North Korea is flexing their military muscles again with more missile demonstrations. In the latest test, a Submarine Launched Ballistic Missile (SLBM) was fired successfully with Kim Jong Un in attendance. Despite only flying about 150m, the rocket launch does demonstrate the ability for North Korea to launch SLBMs properly. Called the Polaris-1, the missile is suggested to be capable of delivering a nuclear warhead. Currently, only the United States, Russia, China, United Kingdom, France and India have SLBM capable submarines.
SLBMs are a greater danger than conventional ballistic missiles due to their flexibility from being mounted on a submarine. By using a submarine platform, the missile itself can be brought much closer to the target, robbing defense systems of critical reaction time. Conventional ICBMs (Intercontinental Ballistic Missile) take about 20 minutes to arrive on target while SLBM can take as little as 6 minutes, far too little time for air defenses to activate. This allows the launcher to strike first to cripple their opponent.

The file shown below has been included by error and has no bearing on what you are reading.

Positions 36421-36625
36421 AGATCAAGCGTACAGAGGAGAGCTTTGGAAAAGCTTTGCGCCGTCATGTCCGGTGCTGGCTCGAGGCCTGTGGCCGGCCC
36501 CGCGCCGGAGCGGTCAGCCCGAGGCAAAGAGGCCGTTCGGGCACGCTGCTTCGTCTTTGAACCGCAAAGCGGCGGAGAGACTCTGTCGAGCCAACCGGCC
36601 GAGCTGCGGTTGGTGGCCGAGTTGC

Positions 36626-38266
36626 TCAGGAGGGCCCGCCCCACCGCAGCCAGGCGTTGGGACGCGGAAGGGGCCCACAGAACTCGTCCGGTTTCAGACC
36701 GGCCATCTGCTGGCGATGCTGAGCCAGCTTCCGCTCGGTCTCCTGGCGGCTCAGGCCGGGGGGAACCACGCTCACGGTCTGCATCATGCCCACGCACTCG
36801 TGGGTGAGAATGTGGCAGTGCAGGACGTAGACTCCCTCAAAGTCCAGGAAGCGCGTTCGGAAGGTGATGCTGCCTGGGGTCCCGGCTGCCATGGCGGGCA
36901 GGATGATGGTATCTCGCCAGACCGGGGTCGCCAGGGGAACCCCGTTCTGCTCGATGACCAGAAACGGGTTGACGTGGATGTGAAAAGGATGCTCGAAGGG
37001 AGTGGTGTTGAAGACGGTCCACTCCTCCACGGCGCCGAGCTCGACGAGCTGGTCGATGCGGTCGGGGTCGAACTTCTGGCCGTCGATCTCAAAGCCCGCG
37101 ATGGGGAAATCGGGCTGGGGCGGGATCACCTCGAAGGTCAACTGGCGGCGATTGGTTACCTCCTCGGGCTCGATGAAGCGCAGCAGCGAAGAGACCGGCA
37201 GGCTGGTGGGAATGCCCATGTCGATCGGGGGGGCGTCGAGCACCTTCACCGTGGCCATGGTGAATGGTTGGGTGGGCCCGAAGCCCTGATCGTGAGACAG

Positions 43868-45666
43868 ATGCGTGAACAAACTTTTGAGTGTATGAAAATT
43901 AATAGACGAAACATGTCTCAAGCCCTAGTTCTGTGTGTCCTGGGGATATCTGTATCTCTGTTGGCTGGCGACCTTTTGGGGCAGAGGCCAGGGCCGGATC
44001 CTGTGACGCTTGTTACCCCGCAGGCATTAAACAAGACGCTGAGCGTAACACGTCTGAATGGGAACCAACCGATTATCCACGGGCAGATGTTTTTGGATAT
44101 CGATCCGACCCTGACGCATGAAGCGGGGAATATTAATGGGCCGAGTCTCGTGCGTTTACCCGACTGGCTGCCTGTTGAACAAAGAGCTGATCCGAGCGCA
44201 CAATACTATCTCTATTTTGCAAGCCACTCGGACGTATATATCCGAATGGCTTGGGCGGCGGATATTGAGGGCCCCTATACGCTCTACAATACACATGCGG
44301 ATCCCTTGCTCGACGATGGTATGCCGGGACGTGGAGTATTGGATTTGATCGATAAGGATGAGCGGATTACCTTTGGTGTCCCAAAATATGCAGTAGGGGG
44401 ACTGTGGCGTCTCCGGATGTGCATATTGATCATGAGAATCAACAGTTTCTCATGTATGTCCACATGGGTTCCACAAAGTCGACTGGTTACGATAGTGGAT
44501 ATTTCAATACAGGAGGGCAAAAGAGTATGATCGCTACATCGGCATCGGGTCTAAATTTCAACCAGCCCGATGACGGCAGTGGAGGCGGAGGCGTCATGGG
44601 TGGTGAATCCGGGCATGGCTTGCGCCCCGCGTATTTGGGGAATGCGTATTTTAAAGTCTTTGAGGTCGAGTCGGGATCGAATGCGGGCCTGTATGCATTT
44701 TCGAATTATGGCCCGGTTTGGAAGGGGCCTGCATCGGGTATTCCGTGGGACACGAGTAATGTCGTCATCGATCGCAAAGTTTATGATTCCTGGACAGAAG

One potential launch platform for the Polaris 1 is a number of Golf II submarines the North Koreans purchased from Russia. While it’s theoretically possible for the Golf II to strike the United States, more likely targets are South Korea and Japan, with the launch coming in from a blind side to surprise defenders. This test will also likely impact South Korea’s decision whether or not to proceed with the Terminal High Altitude Area Defense (THAAD) anti-ballistic missile system or not. It’s not rocket science to tell that the situation between the Koreas is set to escalate even further as each side buys more rockets.